Set realistic expectations for yourself

I couldn’t end this post without mentioning the need to be realistic. There are 24 hours of the day, and around 7 of those hours at least should be used for sleep. Ideally, there is more I’d like to do – for example, I’d love to take up dance classes right now, but I actually think I’m at full capacity in terms of what I have on my plate, so I actually just don’t have the time. If I really, really wanted to take up classes, I could definitely shift my priorities around – for example I could drop 1 of my 4-5 workouts per week and use that session instead for a dance class (clearly, I’m not that fussed as I haven’t done this). It’s always important in any case to reposition and reassess over time – I had probably around 1-2 slack years on this blog, and now I’m going back to really pushing myself to post weekly, so this year, blogging is taking up more of my time. However, when I was first working full-time, I was actually blogging twice a week (one of those blogs really crappy quality, but I digress), so on net, over the years blogging has started to take up less of my time. This has meant that I’ve been able to pick up other projects – such as my fitness page. Or I’ve been able to start learning a new language. Or I’ve been able to start working on a project/business idea. And even though I am balancing a lot of different things right now, I find that if I just plug away and implement these tips above, I end up covering quite a bit of ground.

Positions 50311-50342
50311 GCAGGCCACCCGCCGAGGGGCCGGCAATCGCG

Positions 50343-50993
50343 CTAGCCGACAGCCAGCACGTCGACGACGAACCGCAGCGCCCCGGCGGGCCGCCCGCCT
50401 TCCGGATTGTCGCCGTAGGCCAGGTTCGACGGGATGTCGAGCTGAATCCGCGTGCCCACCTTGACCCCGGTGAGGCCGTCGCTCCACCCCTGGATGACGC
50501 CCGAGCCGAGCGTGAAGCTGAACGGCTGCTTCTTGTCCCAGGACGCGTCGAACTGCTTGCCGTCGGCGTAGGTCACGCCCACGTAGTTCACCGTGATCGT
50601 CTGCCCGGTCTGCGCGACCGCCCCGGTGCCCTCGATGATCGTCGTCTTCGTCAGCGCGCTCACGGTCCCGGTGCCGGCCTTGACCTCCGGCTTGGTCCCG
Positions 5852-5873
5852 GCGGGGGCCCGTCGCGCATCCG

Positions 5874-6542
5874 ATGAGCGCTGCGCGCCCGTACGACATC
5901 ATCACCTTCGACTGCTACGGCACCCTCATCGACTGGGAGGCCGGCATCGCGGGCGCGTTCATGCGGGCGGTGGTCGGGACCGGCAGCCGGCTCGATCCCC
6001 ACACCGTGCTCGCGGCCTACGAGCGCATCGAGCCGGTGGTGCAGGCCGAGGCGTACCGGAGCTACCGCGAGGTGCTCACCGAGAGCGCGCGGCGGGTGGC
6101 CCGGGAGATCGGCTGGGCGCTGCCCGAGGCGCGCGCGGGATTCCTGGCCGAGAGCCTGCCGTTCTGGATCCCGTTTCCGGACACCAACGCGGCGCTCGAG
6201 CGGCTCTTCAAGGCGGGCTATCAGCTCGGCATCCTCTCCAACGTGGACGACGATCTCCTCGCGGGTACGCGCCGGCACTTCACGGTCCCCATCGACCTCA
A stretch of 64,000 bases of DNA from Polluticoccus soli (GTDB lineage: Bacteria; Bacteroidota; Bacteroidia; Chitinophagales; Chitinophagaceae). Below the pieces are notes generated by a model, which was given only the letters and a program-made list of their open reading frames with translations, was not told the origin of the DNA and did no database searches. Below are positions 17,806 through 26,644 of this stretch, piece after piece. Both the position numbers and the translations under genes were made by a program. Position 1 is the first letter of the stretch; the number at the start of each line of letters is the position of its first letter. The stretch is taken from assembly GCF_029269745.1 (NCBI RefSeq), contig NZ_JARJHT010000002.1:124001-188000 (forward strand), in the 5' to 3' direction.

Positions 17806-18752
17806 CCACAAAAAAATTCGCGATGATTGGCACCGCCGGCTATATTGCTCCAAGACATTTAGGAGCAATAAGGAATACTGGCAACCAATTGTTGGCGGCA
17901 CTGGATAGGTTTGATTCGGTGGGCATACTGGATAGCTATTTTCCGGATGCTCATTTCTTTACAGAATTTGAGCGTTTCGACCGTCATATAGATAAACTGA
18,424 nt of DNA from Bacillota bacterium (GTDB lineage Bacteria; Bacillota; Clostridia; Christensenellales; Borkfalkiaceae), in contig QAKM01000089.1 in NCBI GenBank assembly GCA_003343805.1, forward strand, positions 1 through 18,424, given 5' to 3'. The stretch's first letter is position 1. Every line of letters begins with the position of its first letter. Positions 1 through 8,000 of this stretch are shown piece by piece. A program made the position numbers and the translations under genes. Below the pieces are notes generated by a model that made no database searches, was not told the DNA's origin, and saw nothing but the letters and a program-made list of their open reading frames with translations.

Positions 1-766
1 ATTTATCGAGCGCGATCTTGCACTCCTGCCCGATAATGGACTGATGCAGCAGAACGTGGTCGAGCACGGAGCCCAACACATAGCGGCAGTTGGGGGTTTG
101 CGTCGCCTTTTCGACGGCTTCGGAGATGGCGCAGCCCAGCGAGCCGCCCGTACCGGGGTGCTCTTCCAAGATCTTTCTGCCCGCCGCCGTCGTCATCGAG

You figure it all out as you go along, but there really is no major secret to getting a lot done. It’s a mix of being organised, being motivated, and really wanting to do what you think you want to do. And that’s where these tips come in. If you want to get more out of your hours, then there are always tweaks that can be made, and it doesn’t necessarily have to be that you can’t sleep anymore. At the same time, if you’re happy with how you’re utilising your time at the moment, then that’s fine too.

And with this draft of my blog done – I’m going to watch an episode of friends (downtime – check), and get back to some of the other things I want to get done today after that (check, check, check).

Photo: Unsplash

  1. I find planning my time really helpful, not only does it make you accountable to yourself, but it also makes it easier to see the things that you’ve been neglecting and hopefully make some changes. And having realistic expectations is always important! You need to know you can’t do everything in a day.